It wasn’t the most pugilistic episode of Development Drums ever (that award goes to Episode 20, which saw Mushtaq Kahn growling at Daniel Kaufman that “India had markets when Europeans didn’t know what a bath was”) but Ben Ramalingam and Stefan Dercon’s debate on the usefulness of complexity science for aid was a tussle.
Ramalingam’s argument, from his book (which, mea culpa, I haven’t read), is that aid work occurs within a world of numerous variables which “interact in an intricate pattern”, so as to generate systems that are very complex, but not completely chaotic. In this sort of world it is still possible to understand social life through careful study (the science of complexity science, which Ramalingam espouses) and even to intervene for the better. But woe betide anyone who thinks the dynamics to be studied will be simple, or productively explained by simple models. And woe-especially-betide anyone who thinks the issues emerging from complex systems can be eased by simple solutions.
And that’s the problem, according to Ramalingam. The aid world currently spends too much time proposing simplistic, input-based solutions drawn from overly simple analysis of the problems we hope to ease. What we need instead, he argues, is complexity science and aid practice which inserts the work we do amongst the complex social, political and economic dynamics of the places we work.
Dercon (who is DfID’s chief economist), however, was having none of this, offering an assertive defence of aid and the economic analysis that underpins much aid work. And he was an adroit combatant: delivering his defence from several directions at once. First, he argued that Ramalingam has constructed a straw-man world of aid practice, and that, in fact, given the constraints they work amongst, the typical aid worker (or project) does a better job of incorporating the complex world they work within than they are given credit for. Then he belted out a defence of economics: when economists need to understand complicated systems they already model in sufficient complexity, even if they don’t call the tool they use isn’t called complexity science. Then, having done that, he tacked back to argue that, actually, parsimony often produces better understanding than incorporating everything anyhow.
So, who won the debate? I don’t think either did.
Ramalingam did at least convince me to read his book. And he didn’t have to convince me that we need to situate the problems aid seeks to solve amongst broader political economies (I’m an aspiring political scientist, after all). But he failed to convince me that complexity science would be necessary for this (or any better than economics, political science, or political economy analysis). But at the same time Dercon wasn’t that convincing in getting the world of aid off the hook. Good aid workers do take context into account, and good aid programmes do fund research into context, and some of this (particularly the work DfID has funded) is very good. But a lot of aid work (definitely in rhetoric, and to a lesser, but still real, extent practice) does still have a strong, linear element of “input leads to output” type thinking associated with it.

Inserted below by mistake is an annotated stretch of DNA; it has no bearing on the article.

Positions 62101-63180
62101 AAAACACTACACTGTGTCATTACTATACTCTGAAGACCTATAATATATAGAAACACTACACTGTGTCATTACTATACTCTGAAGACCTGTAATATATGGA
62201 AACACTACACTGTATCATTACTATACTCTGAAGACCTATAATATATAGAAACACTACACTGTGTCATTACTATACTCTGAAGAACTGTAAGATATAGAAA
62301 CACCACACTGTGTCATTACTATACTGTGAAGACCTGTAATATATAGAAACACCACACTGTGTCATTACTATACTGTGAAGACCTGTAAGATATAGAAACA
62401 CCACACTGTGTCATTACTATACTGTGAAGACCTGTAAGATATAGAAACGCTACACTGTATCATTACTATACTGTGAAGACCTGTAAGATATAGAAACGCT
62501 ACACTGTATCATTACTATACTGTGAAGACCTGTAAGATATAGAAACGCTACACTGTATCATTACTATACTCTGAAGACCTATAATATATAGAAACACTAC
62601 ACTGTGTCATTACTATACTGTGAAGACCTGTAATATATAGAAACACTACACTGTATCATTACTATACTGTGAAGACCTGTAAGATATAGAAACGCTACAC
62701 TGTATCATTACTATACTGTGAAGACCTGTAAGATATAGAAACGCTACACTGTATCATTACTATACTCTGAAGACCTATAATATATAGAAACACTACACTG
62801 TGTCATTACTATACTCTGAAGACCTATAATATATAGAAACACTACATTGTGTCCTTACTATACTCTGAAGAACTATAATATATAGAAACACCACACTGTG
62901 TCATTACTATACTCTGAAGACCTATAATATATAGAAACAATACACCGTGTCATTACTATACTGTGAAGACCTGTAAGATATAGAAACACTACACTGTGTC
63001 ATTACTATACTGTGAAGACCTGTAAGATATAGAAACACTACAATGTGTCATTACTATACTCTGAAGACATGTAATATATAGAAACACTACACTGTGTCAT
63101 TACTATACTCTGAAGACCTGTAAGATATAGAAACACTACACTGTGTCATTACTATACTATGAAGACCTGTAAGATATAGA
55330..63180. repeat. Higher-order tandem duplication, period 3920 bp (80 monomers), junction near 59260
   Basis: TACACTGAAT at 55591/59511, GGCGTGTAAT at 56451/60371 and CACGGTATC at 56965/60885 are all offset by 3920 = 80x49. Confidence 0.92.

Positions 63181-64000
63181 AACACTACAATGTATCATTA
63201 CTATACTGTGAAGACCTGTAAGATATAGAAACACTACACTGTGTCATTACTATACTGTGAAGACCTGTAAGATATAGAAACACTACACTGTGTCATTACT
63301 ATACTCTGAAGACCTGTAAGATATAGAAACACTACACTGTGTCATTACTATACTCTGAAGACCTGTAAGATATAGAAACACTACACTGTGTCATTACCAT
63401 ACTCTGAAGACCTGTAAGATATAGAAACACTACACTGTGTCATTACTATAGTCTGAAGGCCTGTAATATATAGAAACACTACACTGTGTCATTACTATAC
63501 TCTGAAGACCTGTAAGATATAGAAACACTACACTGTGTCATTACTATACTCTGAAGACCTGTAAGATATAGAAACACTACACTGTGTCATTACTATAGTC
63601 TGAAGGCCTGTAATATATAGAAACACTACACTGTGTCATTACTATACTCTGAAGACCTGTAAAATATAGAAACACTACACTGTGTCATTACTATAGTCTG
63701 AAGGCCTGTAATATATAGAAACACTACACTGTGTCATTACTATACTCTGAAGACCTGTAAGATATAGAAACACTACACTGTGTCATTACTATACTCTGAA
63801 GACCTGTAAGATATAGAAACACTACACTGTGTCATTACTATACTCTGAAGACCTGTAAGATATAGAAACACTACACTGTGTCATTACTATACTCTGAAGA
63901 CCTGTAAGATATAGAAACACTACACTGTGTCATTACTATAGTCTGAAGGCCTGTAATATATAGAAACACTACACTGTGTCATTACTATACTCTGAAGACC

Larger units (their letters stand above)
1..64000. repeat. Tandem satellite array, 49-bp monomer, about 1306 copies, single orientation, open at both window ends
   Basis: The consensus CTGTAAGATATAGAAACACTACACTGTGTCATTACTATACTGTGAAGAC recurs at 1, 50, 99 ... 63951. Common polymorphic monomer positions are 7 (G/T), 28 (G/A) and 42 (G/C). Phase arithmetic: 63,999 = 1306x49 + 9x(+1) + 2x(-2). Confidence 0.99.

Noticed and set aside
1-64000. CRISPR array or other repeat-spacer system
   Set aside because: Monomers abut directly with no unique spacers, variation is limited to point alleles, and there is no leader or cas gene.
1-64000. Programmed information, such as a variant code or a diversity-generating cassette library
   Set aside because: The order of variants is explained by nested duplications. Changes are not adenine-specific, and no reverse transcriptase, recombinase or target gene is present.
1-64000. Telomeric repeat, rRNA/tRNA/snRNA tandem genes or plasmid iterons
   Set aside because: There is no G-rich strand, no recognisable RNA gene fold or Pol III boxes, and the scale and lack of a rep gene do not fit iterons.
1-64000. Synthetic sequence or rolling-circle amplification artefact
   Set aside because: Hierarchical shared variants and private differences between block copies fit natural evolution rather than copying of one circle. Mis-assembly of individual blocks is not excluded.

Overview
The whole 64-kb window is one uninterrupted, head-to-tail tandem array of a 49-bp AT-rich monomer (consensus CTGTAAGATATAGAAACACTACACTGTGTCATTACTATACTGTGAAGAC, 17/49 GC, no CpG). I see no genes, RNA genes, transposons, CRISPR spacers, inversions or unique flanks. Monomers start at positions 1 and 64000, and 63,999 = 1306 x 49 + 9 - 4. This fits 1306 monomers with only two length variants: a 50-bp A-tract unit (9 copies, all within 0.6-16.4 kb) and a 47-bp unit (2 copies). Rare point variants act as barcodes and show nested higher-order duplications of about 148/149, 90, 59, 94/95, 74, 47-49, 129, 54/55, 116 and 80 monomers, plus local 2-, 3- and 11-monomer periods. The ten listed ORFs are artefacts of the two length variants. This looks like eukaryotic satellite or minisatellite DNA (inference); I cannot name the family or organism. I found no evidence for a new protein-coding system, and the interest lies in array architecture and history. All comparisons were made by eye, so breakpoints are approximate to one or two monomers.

The trouble for Ramalingam is, I don’t think the cause of this simple linear thinking is to be found in (so simple and obvious a place as) the beliefs of (most) aid workers. Rather, the culprit, aptly enough, is the context of the aid endeavour itself — specifically the domestic context of aid giving. Here the culprit is, sometimes, beliefs, but these are the beliefs of people who make donations (the ideas that evoke wallet-opening) and not those of aid workers. At other times the culprit isn’t ideas at all but rather is simple political economy: politicians hate scandals and the risk of aid work going visibly wrong discourages innovation while also suppressing learning.
We give aid in a complicated world, but before anyone can convince me we need to need a whole different type of social science to understand it or to make it work, the first thing they would need to show me is that we have fully exhausted study of aid and development using conventional tools, and in the case of aid in particular, that we had carefully studied why we give aid the way we do, and the impact this has on aid’s efficacy.
Terence Wood is a Research Fellow at the Development Policy Centre. His PhD focused on Solomon Islands electoral politics. Prior to study he worked for the New Zealand Government Aid Programme.